Just 17 percent of workers who’ve gone through the difficult process to secure a court
judgment ordering their employers to pay back wages ever see even a dime of what they’re owed—precisely because companies can simply close up shop and open under a new name. California workers lose an estimated $2 billion from their paychecks to theft from their own employers each year, according to the Economic Policy Institute.

AB 3075 begins to remedy this by requiring anyone who wishes to incorporate
to sign a statement indicating that they don’t have any outstanding wage judgments.

The vast majority of California companies are doing right by their workers during this pandemic. Many small business owners are even dipping into their own savings or retirement funds to make payroll, to buy safety equipment to keep workers safe, or to keep the doors open so workers can put in the hours they need to feed their families.

But businesses who closed up shop in the pandemic and sent workers home without their last paychecks should ensure those workers are made whole when they reopen. AB 3075 would make California’s recovery is fair to the companies that did the right thing—and the workers who’ve been paying the most difficult price in recent months.

Lorena Gonzalez represents the 80th Assembly District in the California Legislature, which includes parts of San Diego and the South Bay. Ruth Silver Taube is the workers’ rights supervising attorney at the Alexander Community Law Center, an adjunct professor at Santa Clara University School of Law, and coordinator of the Santa Clara County Wage Theft Coalition. Opinions are the author’s own and do not necessarily reflect those of San Jose Inside. Send op-ed pitches to

PAWIS Workers Push For AB 3075 to Hold Employers Accountable for Paying Wage Theft Judgments


-Ruth Silver Taube and Ethan Chua

Wage theft occurs when employers don’t pay workers commensurately for the hours they’ve worked, don’t pay minimum wage, or deny workers overtime pay. In California, employers use wage theft tactics to steal an estimated $2 billion from workers each year, yet only 17% of workers who’ve received court judgments in their favor secure any repayment from employers who have underpaid them.[1] A primary reason for this low figure is that businesses can avoid wage theft judgments by closing down and reopening under a new name, leaving business owners with the capital they’ve stolen while workers themselves are left in the dust. The spate of lay-offs occurring due to COVID-19 has only exacerbated the problem, with many laid off workers still owed back pay by their employers. In addition, workers who are most vulnerable to exploitation such as low-wage workers, workers of color, and immigrant and undocumented workers are those who suffer most from unpaid wage theft claims.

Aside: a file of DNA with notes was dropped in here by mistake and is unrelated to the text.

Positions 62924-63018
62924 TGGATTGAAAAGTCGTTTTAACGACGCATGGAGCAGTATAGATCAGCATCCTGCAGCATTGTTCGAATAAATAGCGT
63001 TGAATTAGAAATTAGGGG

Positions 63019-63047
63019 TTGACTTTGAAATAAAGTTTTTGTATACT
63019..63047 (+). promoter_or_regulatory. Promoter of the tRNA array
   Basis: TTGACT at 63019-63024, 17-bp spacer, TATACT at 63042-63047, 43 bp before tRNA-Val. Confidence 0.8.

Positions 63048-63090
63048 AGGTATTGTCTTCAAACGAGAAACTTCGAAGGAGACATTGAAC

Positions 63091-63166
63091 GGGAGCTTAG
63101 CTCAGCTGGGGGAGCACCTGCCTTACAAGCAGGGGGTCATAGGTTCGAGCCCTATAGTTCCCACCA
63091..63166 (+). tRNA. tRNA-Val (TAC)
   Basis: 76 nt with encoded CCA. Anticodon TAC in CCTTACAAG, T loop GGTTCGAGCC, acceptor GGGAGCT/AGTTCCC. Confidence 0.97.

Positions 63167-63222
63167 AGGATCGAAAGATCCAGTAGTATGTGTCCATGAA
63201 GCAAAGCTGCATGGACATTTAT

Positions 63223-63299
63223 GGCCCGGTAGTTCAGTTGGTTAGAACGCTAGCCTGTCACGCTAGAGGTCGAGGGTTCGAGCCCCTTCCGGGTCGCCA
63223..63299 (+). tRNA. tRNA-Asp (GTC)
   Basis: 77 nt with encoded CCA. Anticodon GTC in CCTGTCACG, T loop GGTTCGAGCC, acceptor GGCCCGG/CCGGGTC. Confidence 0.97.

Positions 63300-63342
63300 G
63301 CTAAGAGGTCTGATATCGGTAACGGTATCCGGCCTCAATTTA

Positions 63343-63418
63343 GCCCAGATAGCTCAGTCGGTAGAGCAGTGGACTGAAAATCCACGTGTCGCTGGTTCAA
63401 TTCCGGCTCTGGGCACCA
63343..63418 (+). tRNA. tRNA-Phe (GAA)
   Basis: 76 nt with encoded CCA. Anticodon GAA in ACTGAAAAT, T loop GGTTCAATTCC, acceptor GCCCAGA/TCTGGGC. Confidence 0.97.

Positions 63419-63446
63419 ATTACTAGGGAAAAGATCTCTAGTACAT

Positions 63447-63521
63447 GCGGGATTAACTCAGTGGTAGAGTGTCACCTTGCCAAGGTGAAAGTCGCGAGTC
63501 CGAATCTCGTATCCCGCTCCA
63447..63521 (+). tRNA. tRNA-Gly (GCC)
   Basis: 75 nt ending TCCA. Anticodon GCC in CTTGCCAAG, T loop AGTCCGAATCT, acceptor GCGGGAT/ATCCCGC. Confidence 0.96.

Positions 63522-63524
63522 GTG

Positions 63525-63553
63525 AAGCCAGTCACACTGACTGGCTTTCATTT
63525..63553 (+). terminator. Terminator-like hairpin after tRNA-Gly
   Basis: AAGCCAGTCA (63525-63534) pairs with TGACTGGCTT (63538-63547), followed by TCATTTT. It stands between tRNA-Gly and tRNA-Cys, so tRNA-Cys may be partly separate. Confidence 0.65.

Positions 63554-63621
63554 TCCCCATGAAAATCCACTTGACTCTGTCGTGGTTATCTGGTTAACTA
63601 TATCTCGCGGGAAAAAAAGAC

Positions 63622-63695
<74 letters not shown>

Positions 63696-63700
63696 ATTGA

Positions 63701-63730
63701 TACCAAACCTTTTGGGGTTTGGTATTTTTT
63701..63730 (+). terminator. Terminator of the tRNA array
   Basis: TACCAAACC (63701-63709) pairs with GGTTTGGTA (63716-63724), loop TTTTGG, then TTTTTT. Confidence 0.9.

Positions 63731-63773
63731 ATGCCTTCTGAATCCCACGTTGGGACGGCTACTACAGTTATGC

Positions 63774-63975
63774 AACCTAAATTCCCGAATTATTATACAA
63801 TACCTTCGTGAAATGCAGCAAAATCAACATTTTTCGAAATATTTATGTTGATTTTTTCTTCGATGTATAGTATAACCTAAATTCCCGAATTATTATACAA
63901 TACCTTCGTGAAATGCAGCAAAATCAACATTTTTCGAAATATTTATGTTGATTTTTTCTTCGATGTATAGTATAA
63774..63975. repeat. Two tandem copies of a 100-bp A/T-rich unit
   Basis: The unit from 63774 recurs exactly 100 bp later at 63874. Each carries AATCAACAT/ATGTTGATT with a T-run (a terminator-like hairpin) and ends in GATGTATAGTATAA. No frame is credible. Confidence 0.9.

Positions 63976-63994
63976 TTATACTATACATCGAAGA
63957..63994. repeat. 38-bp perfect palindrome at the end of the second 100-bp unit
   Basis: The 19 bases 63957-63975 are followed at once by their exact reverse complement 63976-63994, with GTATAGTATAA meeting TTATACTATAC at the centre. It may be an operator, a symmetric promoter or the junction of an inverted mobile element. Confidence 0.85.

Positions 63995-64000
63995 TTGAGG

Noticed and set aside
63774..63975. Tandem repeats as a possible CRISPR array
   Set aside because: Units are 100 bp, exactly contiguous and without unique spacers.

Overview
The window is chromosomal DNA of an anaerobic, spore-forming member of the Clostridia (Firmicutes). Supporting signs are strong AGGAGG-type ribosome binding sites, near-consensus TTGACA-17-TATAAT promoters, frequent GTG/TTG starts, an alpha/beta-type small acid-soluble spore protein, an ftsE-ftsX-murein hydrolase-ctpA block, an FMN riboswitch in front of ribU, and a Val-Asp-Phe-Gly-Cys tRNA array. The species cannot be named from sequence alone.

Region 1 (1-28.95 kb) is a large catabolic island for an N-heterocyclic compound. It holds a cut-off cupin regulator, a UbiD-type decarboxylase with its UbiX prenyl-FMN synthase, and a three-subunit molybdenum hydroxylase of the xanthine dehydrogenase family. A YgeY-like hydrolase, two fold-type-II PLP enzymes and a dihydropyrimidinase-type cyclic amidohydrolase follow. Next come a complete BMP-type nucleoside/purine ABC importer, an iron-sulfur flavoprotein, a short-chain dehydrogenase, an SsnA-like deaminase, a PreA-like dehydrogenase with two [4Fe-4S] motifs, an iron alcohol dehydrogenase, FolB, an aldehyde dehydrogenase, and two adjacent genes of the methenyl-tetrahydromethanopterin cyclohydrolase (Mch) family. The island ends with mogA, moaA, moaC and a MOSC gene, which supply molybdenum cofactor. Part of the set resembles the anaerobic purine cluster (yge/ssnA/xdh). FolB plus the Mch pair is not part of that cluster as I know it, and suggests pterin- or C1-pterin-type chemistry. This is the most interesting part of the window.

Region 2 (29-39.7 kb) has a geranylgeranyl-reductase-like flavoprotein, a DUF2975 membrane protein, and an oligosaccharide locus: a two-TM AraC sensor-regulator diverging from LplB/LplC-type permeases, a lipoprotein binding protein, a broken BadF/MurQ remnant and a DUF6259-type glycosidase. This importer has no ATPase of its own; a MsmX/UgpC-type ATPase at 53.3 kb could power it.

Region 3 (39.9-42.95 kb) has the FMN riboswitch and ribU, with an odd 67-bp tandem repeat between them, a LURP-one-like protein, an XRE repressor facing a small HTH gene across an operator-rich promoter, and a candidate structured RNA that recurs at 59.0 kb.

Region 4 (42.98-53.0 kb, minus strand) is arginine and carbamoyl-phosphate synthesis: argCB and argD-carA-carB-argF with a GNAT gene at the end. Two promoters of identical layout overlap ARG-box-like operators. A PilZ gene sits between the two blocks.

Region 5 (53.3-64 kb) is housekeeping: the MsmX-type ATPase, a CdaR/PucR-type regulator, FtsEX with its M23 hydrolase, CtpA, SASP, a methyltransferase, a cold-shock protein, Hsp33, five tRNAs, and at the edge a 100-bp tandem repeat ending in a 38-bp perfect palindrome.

PAWIS, as a member of the Santa Clara County Wage Theft Coalition, has been fighting hard for the passage of AB 3075, a bill which would close the loophole of employers shirking wage theft judgments by reopening their businesses under new names or transferring them to family members, friends, or managers. AB 3075 would extend liability for unpaid wage theft judgments to an individual or business entity that 1) uses substantially the same facilities or substantially the same workforce to offer substantially the same services as the predecessor employer; 2) has the same owners or managers; 3) employs as a managing agent any person who directly controlled the wages, hours, or working conditions of the workforce of the predecessor employer; or 4) is a family member of an owner, partner, manager, or director of the predecessor employer.